Sometimes, people tend to underestimate the impact of pricing to the development of a company. Although proper pricing may not lead the company to win, Pricing means more than just sticking a price tag on the product or the service for the company. It is not only closely related to profit but also contributes to the competitive strategy adopted by the company in certain ways. Pricing is not only affected by the product or the service’s cost, but also deeply influenced by the competitive strategy and customers’ willingness to pay. We should never treat pricing as isolated business activity away from the whole situation of the company. The match between pricing strategy and the whole view of the company would improve the company’s capability to win while improper pricing strategy would undermine the company’s competitive advantage and mislead customers.
Pricing strategy should be integrated with competitive strategy?
Yes! Pricing should match the company’s competitive strategy. Competitive strategy shows how the company compete with other competitors and how the company retain its competitive advantage over other companies. According to the type of the benefit delivered to customers, companies can adopt cost leadership strategy and differentiation strategy. As concluded by Nielson (2014), Apple’s premium pricing strategy serve to its product differentiation. Rather than providing customers with cost benefits, apple focuses on providing them with a premier product and a premier user experience. Therefore, premier pricing strategy demonstrate the ambition of Apple. The hardware and user interface are designed to provide value for the price by attracting a lot of good and loyal users. Therefore, Apple can charge a premium price as long as it has a competitive advantage.
Pricing strategy should be based on the understanding of customers?
Yes! Pricing strategy should take the needs and desire of consumers into consideration. For instance, another smart phone provider called Xiao MI in China would never charge users highly because it adopts cost leadership to penetrate the market. What’s more? It potential users are those who earn far less than those who tend to buy I-phone. If Xiao MI copied the pricing strategy of Apple, its existing customers would turn to other cheaper options. Clear segmentation would not only help organizations to win in assessing customers, but also improve the quality of pricing strategy.
Pricing strategy should take unique industry features into consideration?
Yes! Pricing strategy should take unique industry features into consideration. This is particularly important in luxury industry. Because you can find consumers in luxury market which they never care about price. High price attached on those luxurious jewelleries, bags and watchers becomes a privilege to those who can afford to buy. If everyone can afford to buy a Gucci bag, will Gucci win the market? Of course not, once the brand presented itself in luxury market, it is disastrous for luxury organizations to lower its price forever. Because existing customers would feel cheated and they would undervalue the value of the products of the company. In fact, customers of luxury industry are willing to pay more and more to gain the feeling of uniqueness and a premium sense of identity. Yeoman and McMahon-Beattie (2005) provided that premium pricing is psychologically associated with Luxury. Allsop (2004) supported that premium pricing should consider both the quality and the intangibles of style, uniqueness, occasion and experience. It is interesting to see that the increase in price would not reduce demand but would increase demand, which is against normal supply and demand law. But this is the nature of luxury market.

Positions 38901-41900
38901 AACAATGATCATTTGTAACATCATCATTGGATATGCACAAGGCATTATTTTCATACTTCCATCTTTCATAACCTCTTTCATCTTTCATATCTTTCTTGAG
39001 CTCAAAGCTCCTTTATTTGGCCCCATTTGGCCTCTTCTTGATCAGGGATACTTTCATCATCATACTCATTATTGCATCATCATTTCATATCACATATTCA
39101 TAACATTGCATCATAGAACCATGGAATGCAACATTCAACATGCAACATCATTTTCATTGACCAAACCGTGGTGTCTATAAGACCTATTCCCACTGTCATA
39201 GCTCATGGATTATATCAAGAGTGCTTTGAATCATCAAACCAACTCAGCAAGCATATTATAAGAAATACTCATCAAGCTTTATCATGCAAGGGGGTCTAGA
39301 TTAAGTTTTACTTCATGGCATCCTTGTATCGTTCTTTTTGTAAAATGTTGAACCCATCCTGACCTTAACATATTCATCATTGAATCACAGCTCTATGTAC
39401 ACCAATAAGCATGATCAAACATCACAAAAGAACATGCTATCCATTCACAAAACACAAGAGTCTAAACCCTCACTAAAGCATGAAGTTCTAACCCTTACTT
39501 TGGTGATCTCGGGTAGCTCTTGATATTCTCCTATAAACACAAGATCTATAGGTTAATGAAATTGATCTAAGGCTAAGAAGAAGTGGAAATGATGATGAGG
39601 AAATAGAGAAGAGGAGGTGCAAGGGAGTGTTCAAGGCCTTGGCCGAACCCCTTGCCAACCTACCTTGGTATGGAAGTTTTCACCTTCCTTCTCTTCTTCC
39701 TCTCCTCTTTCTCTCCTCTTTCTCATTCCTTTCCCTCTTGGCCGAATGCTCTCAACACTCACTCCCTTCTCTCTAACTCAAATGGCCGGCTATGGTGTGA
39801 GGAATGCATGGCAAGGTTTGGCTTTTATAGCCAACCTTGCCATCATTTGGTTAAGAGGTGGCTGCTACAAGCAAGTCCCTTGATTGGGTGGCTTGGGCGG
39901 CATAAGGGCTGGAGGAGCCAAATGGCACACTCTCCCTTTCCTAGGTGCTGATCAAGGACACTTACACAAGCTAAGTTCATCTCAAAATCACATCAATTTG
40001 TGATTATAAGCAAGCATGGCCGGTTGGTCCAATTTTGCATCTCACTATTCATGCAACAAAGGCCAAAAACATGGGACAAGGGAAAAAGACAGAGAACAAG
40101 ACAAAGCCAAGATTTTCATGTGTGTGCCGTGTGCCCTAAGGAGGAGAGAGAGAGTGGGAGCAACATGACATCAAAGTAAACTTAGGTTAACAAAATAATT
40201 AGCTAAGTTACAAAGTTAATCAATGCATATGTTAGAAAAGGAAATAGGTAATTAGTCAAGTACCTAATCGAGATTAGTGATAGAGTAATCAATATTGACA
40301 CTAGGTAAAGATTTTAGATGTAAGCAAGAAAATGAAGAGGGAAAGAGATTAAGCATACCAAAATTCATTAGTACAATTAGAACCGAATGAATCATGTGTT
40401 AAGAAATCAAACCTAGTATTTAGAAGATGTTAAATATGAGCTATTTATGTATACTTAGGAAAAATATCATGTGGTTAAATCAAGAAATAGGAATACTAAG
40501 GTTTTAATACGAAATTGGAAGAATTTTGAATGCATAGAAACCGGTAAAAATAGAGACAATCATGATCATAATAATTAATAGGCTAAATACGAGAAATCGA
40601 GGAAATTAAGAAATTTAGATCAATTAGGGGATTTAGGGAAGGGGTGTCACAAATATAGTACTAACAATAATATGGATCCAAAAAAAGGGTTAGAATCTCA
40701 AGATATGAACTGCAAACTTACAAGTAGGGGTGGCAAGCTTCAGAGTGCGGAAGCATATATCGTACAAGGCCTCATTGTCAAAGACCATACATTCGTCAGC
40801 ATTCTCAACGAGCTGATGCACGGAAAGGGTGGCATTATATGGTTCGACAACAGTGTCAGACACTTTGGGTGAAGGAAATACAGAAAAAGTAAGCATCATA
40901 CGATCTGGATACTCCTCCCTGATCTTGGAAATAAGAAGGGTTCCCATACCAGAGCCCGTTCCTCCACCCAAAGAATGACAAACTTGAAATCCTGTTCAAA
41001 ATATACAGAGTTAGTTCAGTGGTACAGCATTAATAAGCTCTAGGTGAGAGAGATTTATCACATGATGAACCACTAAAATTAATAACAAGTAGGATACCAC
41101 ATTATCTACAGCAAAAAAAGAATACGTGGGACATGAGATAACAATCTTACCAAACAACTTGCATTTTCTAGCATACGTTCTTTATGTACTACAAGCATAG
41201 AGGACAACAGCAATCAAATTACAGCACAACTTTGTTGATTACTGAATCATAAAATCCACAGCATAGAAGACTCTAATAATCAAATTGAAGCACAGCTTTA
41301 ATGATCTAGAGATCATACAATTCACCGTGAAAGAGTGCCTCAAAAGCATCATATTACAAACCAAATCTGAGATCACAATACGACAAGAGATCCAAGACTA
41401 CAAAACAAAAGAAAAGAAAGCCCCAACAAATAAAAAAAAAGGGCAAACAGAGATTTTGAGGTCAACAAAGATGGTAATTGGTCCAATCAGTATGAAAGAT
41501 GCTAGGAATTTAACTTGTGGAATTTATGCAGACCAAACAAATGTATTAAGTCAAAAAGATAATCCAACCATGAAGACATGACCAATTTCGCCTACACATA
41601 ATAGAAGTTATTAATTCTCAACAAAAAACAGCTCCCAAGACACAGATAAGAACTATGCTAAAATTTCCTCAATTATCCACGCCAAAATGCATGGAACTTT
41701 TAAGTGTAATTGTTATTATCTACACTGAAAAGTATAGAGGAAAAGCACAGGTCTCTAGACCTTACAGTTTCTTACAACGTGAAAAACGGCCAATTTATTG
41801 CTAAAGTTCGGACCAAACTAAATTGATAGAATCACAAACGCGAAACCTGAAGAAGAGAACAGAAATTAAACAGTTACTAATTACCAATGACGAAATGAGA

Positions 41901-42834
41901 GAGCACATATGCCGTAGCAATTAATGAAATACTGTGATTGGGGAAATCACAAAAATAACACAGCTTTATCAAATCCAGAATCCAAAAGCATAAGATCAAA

Today, this blog just introduces some interesting things about pricing strategy. To be honest, the more the author studies, the more complicated the pricing presents itself. Rather than just reflecting the cost plus gross margin, pricing shows the company’s ambition and layout to a deep extent.
Allsop, J. (2004) ‘Premium pricing’, paper presented at the Future Foundation Changing Lives Conference, 2nd December, Queen Elizabeth Conference Centre, London.
Nielson, S. (2014), Apple’s premium pricing strategy and product differentiation, retrieved in 2016/5/1, <http://marketrealist.com/2014/02/apples-premium-pricing-strategy-product-differentiation/>
Yeoman, I and McMahon-Beattie, U, (2005), ‘Luxury markets and premium pricing’, Journal of Revenue and Pricing Management, Vol. 4, No. 4, 2006, pp. 319–328